- Analyze the Results: After the test, review each incorrect answer. Determine if it was due to a careless mistake, lack of knowledge, or perhaps misreading or misinterpreting the question. Also review of any questions that you got right, but only because you guessed correctly.
- Document Your Findings: While our system automatically records scores and test details, it’s beneficial to maintain your own notes. In a journal or digital document, jot down personal observations such as specific topics that posed a challenge or any patterns you noticed in your mistakes. As you progress with your studies, these personalized notes, alongside the system records, will offer valuable insights to fine-tune your preparation strategy.
- Repeat and Compare: After covering specific milestones in your study plan, like completing a certain number of lessons in our MBLEx Prep Course, or a certain number of study sessions, schedule another practice test. Before re-testing, review the personal observations you noted from your baseline test, as well as the previous test statistics (accessible from your Dashboard). Once done, assess the differences in scores, time spent per category, and any new or recurring challenges. Use this comparison to make targeted adjustments to your study techniques or areas of focus.
By establishing your baseline, you set a clear foundation for your entire MBLEx preparation strategy. It provides a tangible way to measure improvement throughout your study journey.
Strategy 2: Targeted Review
A segmented approach to studying can be particularly effective when trying to master the wide variety of topics on the MBLEx. For this reason, MBLExGuide offers 10-question quizzes on in each of the seven content areas of the MBLEx, allowing for targeted reviews. Here’s a methodical way to apply this strategy:
- Set a Weekly Schedule: Dedicate specific days of the week to individual content areas. For instance, set aside Mondays for Anatomy & Physiology, Tuesdays for Kinesiology, and so on. This creates a routine, making it easier to manage your study time.
- Initial Quiz Attempt: At the start of your designated day, take one or more 10-question quizzes for the assigned content area. This will highlight sub-sections of this subject that need additional study time.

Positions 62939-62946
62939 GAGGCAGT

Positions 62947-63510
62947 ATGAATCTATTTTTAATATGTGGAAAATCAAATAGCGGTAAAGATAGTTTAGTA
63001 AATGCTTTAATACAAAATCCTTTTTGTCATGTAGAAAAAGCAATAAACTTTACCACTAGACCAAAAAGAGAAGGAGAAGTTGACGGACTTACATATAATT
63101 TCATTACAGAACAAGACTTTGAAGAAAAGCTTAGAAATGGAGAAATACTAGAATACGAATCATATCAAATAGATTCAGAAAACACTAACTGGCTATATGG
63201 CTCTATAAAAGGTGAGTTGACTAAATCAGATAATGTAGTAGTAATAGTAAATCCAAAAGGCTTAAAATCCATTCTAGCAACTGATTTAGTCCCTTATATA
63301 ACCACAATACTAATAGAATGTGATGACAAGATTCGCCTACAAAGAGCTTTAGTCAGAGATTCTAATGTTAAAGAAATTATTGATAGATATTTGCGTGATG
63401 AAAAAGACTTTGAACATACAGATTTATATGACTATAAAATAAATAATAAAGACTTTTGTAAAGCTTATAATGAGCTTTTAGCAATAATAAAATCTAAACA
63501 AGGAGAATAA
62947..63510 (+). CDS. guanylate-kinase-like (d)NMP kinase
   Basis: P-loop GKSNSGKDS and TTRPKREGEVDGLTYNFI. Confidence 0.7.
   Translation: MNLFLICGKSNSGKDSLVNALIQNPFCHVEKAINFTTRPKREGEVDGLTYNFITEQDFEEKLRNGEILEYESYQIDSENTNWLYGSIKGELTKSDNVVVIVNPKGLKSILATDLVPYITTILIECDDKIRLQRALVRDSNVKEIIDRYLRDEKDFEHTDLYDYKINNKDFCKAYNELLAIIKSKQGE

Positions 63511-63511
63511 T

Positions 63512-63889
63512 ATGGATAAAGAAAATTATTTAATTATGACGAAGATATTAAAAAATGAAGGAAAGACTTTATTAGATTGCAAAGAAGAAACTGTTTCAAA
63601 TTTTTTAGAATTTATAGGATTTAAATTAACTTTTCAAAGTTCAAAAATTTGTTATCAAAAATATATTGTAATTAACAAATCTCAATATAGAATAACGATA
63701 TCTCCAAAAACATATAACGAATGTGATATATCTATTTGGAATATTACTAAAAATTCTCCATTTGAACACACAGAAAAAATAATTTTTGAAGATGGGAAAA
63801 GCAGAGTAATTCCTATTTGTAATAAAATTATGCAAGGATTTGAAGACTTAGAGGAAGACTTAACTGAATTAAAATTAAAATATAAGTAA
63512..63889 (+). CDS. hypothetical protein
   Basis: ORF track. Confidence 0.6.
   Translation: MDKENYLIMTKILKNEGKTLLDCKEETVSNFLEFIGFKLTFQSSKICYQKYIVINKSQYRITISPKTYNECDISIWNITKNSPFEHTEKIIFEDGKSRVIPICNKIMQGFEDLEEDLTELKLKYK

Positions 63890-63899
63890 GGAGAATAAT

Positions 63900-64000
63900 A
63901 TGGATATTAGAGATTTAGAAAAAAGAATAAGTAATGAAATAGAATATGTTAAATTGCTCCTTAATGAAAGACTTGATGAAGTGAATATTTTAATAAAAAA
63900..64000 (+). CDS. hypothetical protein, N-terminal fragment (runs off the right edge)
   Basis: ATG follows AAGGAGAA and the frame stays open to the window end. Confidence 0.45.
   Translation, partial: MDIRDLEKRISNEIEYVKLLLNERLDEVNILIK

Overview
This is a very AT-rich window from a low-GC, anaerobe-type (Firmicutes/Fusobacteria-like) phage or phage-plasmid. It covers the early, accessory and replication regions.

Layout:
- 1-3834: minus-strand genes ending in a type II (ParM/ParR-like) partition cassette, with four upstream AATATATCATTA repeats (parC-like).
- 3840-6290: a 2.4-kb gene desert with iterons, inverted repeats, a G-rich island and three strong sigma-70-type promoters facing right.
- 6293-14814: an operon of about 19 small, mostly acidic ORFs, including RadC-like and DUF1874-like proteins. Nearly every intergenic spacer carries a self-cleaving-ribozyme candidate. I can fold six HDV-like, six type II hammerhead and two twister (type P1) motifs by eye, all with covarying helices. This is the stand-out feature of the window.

- Utilize Feedback: Our platform provides feedback on your quiz performance. Review the correct answer rationales on the results page, as they can shed light on why the correct answer was the best choice.
- Deep Study Session: After the initial quizzes, spend time (15 minutes to 1 hour) studying the content area for the day. Use various resources, such as textbooks, notes from massage school, muscle flashcards, or lessons from our comprehensive MBLEx Course.
- Retake and Compare: At the end of your study session, retake any quizzes where you scored less than 100%. Compare your scores from the two attempts. Noticeable improvement between the scores can serve as a motivator, while any persisting errors indicate areas needing further attention.
- Personal Reflection and Notes: Beyond the scores, make notes on how you felt during the quiz. Were there questions that made you hesitate or you had to guess? Any topics that still seem fuzzy? These personal observations can help guide your next study session.
By applying this targeted review process for each content area, you can be sure that you don’t overlook any content area of the MBLEx. This focused approach turns an intimidating study plan into manageable, bite-sized tasks.
Strategy 3: Mini-Exam Pacing Practice
Developing a steady exam pace ensures you don’t leave any questions unanswered due to time constraints. This is important because not completing all questions on the MBLEx results in an automatic failure. The 25-question mini-exams on our platform are the perfect tool to hone this skill. Here’s a strategic approach to make the most of these exams:
- Set and Practice Your Pace: Determine an average time-per-question, then consistently aim to stick to this timing in each mini-exam. Use your initial attempt to see where you currently stand. *Note: the exam is 120 minutes, minus 5 min to review the exam security and confidentiality agreement, and 5 minutes for a brief survey. So you will have 110 minutes to complete 100 questions = 1.1 minutes per question (or 1 minute, 6 seconds per question). So for this 25-question mini exam, set your timer for 27 minutes.
- Review and Refine: After each mini-exam, use the results page to identify topics that took longer than expected, or where you selected the wrong answer option. Revisit study materials for these areas to solidify your understanding.
- Iterative Practice: Continually challenge yourself with mini-exams to improve pacing. Use a tool like the stopwatch function on your phone to stay on track, and adjust your approach based on performance feedback.
By focusing on these steps, you’ll be well-prepared to manage your time effectively during the MBLEx.
Strategy 4: Simulated Exam Days
Designate a specific day each week, such as Saturday, your “MBLEx Day”, that you reserve to complete one or two full 100-question exams. By doing this, you create a routine that mentally prepares you for the intensity of the actual MBLEx. Here’s how to make the most of these sessions:
- Set the Stage: Clear your testing space of any distractions. Ensure you have a comfortable chair, proper lighting, and a quiet environment. Keep all the essentials, like water or a clock, nearby so you won’t need to interrupt your test.